The Catalyst

A Writing Teacher Writes (plus some writing prompts and recipes)

Sports Fanatic August 21, 2015

Filed under: Humor,Vignettes — Christopher DeLorenzo @ 5:36 pm
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The prompt this time was the five-word free write (for a description of this prompt, click here).

The words were:  Owls    Pomegranates    Orange    Rivers    Falling

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I’m not really sure how it all happened. I got caught up in the fever of it, I guess: The World Series. The geeky big boys on the SF Giants team. The sturdy, hopeful KC Royals coming back after twenty-nine years of losing, their blue uniforms, their Korean fan made world-famous after they flew him back for good luck. I don’t know how it happened; suddenly I just cared.

I come from a family of jocks, but never really related to sports. Sitting around watching the TV on a perfectly fine weekend day makes no sense to me. For years I endured feeling like an outsider during baseball season.

“I’m not really that into the Giants,” my sixteen-year-old nephew said, stretching out his long legs as we sat next to one another on my brother’s couch, my sister on the loveseat, the game bigger than life on the huge TV.

“You have to get into it with me for awhile,” I told my nephew. “This may never happen again.”

“You’re right,” he said, then turned up the volume as we all took in the game.

If I’m totally honest, my World Series fever really got kicked up once I met Juan Gomez and found out he was a Giants fan. Juan and I had kissed once on my way out of a dance club. It was one of those kisses, so I went home and promptly began stalking him on Facebook. After he accepted my friend request, a whole fantasy started to unfold over Facebook messages.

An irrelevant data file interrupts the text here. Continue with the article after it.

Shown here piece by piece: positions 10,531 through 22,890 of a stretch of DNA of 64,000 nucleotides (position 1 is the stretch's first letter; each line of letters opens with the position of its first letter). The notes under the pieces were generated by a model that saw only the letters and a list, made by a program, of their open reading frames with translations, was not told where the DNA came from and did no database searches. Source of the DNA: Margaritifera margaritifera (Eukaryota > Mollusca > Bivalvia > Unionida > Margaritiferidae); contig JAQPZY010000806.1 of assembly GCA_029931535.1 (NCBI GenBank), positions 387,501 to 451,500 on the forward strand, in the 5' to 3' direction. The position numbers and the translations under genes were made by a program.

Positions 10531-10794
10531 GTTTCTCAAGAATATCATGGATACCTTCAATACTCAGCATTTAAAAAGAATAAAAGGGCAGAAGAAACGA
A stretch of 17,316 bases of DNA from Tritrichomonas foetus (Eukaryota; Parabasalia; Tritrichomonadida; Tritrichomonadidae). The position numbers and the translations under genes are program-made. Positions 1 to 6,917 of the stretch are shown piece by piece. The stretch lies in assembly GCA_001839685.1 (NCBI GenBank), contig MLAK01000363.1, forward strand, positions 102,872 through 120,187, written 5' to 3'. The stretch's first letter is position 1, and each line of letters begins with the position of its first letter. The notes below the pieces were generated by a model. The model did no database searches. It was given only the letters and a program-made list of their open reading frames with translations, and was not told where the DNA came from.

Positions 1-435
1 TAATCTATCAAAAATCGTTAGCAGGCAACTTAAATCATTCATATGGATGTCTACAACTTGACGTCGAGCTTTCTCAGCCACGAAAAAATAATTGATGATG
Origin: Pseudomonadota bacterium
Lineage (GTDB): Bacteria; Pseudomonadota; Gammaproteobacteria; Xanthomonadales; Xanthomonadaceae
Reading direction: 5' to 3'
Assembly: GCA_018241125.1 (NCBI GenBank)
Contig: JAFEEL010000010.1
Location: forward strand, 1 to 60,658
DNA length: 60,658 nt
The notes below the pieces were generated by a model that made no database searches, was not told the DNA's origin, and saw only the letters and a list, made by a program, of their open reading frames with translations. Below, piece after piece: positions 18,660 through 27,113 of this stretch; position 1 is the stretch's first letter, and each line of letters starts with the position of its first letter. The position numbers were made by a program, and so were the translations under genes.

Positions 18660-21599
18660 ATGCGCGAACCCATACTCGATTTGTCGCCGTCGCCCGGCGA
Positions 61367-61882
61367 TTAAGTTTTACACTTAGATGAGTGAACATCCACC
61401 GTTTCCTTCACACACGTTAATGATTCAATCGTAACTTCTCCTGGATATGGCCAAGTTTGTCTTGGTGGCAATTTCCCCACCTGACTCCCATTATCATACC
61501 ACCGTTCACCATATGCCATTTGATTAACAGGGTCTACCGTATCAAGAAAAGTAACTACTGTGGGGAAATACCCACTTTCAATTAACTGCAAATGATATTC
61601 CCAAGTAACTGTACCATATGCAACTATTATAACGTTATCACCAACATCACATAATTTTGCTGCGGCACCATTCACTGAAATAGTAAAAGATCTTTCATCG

“Can we meet at HiTops and watch a game?” I asked him, referring to the only gay sports bar I have ever heard of. “I’d like to buy you a beer and kiss you again.” And so began our epic cyber flirtation. But the next game was on an evening I had to teach. I prayed the teams would tie 3-3 so I could meet Juan for game 7.

When my prayers were answered, I put on the only orange t-shirt I own and entered the bar just as Miss Thing hit that high note during the Star Spangled Banner. Juan texted just then and said he was stuck at work. Men. I knew right then and there that my Juan Gomez fantasy celebration kiss wasn’t going to come true, so I ordered a pint of Stella Artois and some garlic fries and texted my best gay pal. “Come save me from this plate of fries,” I wrote, sending him a picture of the big, greasy, delicious mess. He showed up twenty minutes later. The crowd dressed in orange and black thickened and roared.

It turned out to be a very close game, but since Juan never showed up, I couldn’t grab him and scream when Sandoval (aka The Panda) caught the winning fly ball. But I cheered anyway, and hugged a few strangers standing nearby. I’m no sports fan, but something about the World Series that year had me feeling hopeful.

 

Giving Good Face August 14, 2015

Filed under: Humor,Vignettes,Writing Prompts + — Christopher DeLorenzo @ 9:35 am
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For this piece, I responded to a series of prompts I’ve always enjoyed: the names of lipsticks and nail polish. I have always wanted this job. A few of the names I have found are below. What I wrote follows.

Prompts:   Top-Ten-Lipstick-Brands-In-2014

Mozart’s Blue

Cranberry Ice

Pale Smoke

Jupiter’s Glow

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“You’ve got glitter on your cheek,” a friend told me recently.

“I know,” I said. “Don’t try and get it off; I’ve tried. It’s impossible.” What I don’t say is that glitter is part of my under-eye concealer. Those are tiny reflective squares that make the light bounce back. What you call “glitter” is actually a sophisticated microlight enhancing system. It’s what makes people look flawless in photographs.